- The Washington Times - Friday, July 4, 2003

BOMBAY — Municipal authorities in New Delhi have devised a plan to profit from thousands of stray cattle that roam the streets of the Indian capital: They have decided to export cow dung and urine to the United States for use in farming.

The dung will be processed into compost, and the urine will be converted into a pesticide, a senior officer of the Municipal Corporation of Delhi said.

“If we can round up all of the 35,000 stray cattle from the streets of Delhi, they can produce enough dung and urine to yield 160 tons of vermicompost and 70,000 liters of biopesticide daily,” said the official, who requested anonymity.

“We have already chalked out the detailed plan to process the dung and urine, and also to export them” to the United States. Officials, however, refused to reveal details of the deal or the identities of the prospective U.S. buyers.

The civic agency is in the process of purchasing customized hydraulic trucks to catch stray cattle on the streets and transport them to shelters in and around Delhi, Municipal Commissioner Rakesh Mehta said.

“The unique initiative is intended not only to earn money, but also to address the problem of the stray cattle. Streets will become cattle-free, and the shelterless cattle will also have their own place where they will be taken care of well,” Mr. Mehta said.

The city has sought the expertise of the Morarka Foundation, a nongovernmental group specializing in the use of urban waste.

“While there is no dearth of cows in the U.S., the demand for vermicompost made from Indian cow dung there is quite high,” said Vardhman Bapna, chairman of the Morarka Foundation, which is planning to set up India’s largest vermiculture unit soon.

He said the Indian cow dung has been found superior because the American dung has a high chemical content. “Not surprisingly, we have received numerous inquiries from the U.S.,” he said.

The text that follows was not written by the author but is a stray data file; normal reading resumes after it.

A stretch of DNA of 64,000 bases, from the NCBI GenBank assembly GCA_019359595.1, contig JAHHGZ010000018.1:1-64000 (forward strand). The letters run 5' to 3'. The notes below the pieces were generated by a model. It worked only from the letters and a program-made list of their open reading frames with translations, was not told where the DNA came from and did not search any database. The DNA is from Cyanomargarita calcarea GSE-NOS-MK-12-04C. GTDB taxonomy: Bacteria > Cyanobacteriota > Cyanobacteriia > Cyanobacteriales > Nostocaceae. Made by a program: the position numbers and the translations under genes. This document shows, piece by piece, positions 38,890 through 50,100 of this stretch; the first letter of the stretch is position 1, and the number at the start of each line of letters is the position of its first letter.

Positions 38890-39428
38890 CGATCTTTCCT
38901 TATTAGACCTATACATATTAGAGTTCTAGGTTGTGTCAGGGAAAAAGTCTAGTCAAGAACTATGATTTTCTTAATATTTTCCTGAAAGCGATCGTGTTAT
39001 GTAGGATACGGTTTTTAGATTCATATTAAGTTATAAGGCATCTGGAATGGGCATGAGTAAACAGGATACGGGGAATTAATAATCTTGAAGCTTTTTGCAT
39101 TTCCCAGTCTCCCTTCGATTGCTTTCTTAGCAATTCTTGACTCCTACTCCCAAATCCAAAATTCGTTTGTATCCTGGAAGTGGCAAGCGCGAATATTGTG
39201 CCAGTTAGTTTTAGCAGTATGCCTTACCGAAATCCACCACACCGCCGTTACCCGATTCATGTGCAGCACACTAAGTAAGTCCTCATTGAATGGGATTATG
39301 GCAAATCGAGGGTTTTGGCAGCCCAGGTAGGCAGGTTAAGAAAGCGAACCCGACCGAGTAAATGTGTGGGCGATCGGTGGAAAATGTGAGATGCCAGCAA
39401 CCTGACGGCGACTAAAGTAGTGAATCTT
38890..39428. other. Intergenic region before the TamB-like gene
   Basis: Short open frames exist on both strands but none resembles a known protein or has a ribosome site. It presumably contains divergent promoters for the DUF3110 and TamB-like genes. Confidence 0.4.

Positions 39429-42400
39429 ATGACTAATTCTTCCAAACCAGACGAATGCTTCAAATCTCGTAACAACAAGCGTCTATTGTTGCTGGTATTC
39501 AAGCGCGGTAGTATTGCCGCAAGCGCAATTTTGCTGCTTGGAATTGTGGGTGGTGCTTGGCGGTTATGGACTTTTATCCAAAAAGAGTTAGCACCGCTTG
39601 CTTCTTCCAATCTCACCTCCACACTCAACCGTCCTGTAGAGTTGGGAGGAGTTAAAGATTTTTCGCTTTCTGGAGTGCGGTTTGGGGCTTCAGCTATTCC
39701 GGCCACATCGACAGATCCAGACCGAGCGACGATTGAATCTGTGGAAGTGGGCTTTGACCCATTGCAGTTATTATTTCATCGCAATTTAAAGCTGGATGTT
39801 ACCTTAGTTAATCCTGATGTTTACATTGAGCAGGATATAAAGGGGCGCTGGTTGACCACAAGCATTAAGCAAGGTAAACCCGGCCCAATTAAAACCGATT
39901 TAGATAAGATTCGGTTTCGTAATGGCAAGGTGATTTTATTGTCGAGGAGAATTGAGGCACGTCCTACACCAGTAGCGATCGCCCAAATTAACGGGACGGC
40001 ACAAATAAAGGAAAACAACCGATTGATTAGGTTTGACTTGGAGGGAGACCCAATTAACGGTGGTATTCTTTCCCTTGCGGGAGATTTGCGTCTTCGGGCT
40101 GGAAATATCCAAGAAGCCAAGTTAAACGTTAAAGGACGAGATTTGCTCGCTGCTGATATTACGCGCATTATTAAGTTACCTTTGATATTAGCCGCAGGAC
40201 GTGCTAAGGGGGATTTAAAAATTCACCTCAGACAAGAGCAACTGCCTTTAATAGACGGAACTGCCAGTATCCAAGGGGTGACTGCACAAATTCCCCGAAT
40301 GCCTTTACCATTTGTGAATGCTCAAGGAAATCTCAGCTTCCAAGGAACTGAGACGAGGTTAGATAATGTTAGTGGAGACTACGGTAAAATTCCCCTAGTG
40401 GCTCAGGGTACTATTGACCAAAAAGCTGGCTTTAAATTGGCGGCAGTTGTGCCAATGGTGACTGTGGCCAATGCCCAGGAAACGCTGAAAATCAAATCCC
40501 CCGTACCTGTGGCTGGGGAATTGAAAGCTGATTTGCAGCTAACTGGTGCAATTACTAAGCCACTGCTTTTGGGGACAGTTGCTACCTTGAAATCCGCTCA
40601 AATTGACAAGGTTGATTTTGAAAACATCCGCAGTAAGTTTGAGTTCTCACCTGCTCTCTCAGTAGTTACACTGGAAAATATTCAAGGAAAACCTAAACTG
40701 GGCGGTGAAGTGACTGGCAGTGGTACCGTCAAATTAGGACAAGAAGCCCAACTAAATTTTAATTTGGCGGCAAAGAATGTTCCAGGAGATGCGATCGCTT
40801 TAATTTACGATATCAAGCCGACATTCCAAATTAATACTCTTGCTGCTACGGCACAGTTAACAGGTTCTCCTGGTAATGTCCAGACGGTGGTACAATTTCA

Sanjeev Kumar, an activist supporting the project, said it would cost about $21 to produce a ton of vermicompost in India and that it would sell at $1,500 in the United States.

To maintain each of the cows, the city would spend no more than 60 cents a day, he said.

Mr. Bapna said the response from the U.S. market has been overwhelming and that the city, in fact, might find it difficult to meet the demand.

“We have already received a monthly demand of 6,000 tons [of vermicompost] from the U.S. But with 35,000 cows, at best we can produce 4,800 tons a month,” he said.

Last year, India’s Gau Seva Sangh, or Cow Protection Commission, failed in an attempt to get movie stars to endorse a line of cosmetics made from cow urine and herbs. The commission said the products, under the label “Gifts of the Gods,” would improve skin texture and reverse aging.

For generations, cow dung and urine have been used in Indian households, but their benefits have only recently been studied scientifically. Last year, Indian scientists were granted a U.S. patent to use cow urine as a fungicide.

Hindus consider the cow sacred, and cow slaughter is banned in most states in India.

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